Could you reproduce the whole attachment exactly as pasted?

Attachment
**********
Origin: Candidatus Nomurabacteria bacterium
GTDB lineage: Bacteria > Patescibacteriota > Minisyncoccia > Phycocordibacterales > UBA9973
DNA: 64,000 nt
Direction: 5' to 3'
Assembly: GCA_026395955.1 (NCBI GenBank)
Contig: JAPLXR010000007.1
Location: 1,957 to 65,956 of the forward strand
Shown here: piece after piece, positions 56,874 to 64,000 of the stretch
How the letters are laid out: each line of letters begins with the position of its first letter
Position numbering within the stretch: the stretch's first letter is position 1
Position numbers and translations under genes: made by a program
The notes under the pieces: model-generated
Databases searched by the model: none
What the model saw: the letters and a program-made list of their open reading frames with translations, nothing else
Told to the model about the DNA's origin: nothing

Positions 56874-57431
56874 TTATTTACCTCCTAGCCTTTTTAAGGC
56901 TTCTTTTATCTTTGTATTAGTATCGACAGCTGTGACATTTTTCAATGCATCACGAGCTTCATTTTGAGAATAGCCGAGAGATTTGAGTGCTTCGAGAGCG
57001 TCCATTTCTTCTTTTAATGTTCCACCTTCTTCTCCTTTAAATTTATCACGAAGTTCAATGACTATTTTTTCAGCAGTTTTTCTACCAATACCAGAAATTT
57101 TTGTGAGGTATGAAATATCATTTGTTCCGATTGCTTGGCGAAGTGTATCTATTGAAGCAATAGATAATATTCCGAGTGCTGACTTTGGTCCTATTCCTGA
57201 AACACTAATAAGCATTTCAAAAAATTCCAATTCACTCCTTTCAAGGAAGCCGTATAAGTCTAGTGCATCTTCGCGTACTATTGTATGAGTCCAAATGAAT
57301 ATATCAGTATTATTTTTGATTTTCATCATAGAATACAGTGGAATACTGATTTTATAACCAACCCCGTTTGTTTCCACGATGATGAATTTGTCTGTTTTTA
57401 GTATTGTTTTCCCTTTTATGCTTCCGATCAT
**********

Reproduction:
Origin: Candidatus Nomurabacteria bacterium
GTDB lineage: Bacteria > Patescibacteriota > Minisyncoccia > Phycocordibacterales > UBA9973
DNA: 64,000 nt
Direction: 5' to 3'
Assembly: GCA_026395955.1 (NCBI GenBank)
Contig: JAPLXR010000007.1
Location: 1,957 to 65,956 of the forward strand
Shown here: piece after piece, positions 56,874 to 64,000 of the stretch
How the letters are laid out: each line of letters begins with the position of its first letter
Position numbering within the stretch: the stretch's first letter is position 1
Position numbers and translations under genes: made by a program
The notes under the pieces: model-generated
Databases searched by the model: none
What the model saw: the letters and a program-made list of their open reading frames with translations, nothing else
Told to the model about the DNA's origin: nothing

Positions 56874-57431
56874 TTATTTACCTCCTAGCCTTTTTAAGGC
56901 TTCTTTTATCTTTGTATTAGTATCGACAGCTGTGACATTTTTCAATGCATCACGAGCTTCATTTTGAGAATAGCCGAGAGATTTGAGTGCTTCGAGAGCG
57001 TCCATTTCTTCTTTTAATGTTCCACCTTCTTCTCCTTTAAATTTATCACGAAGTTCAATGACTATTTTTTCAGCAGTTTTTCTACCAATACCAGAAATTT
57101 TTGTGAGGTATGAAATATCATTTGTTCCGATTGCTTGGCGAAGTGTATCTATTGAAGCAATAGATAATATTCCGAGTGCTGACTTTGGTCCTATTCCTGA
57201 AACACTAATAAGCATTTCAAAAAATTCCAATTCACTCCTTTCAAGGAAGCCGTATAAGTCTAGTGCATCTTCGCGTACTATTGTATGAGTCCAAATGAAT
57301 ATATCAGTATTATTTTTGATTTTCATCATAGAATACAGTGGAATACTGATTTTATAACCAACCCCGTTTGTTTCCACGATGATGAATTTGTCTGTTTTTA
57401 GTATTGTTTTCCCTTTTATGCTTCCGATCAT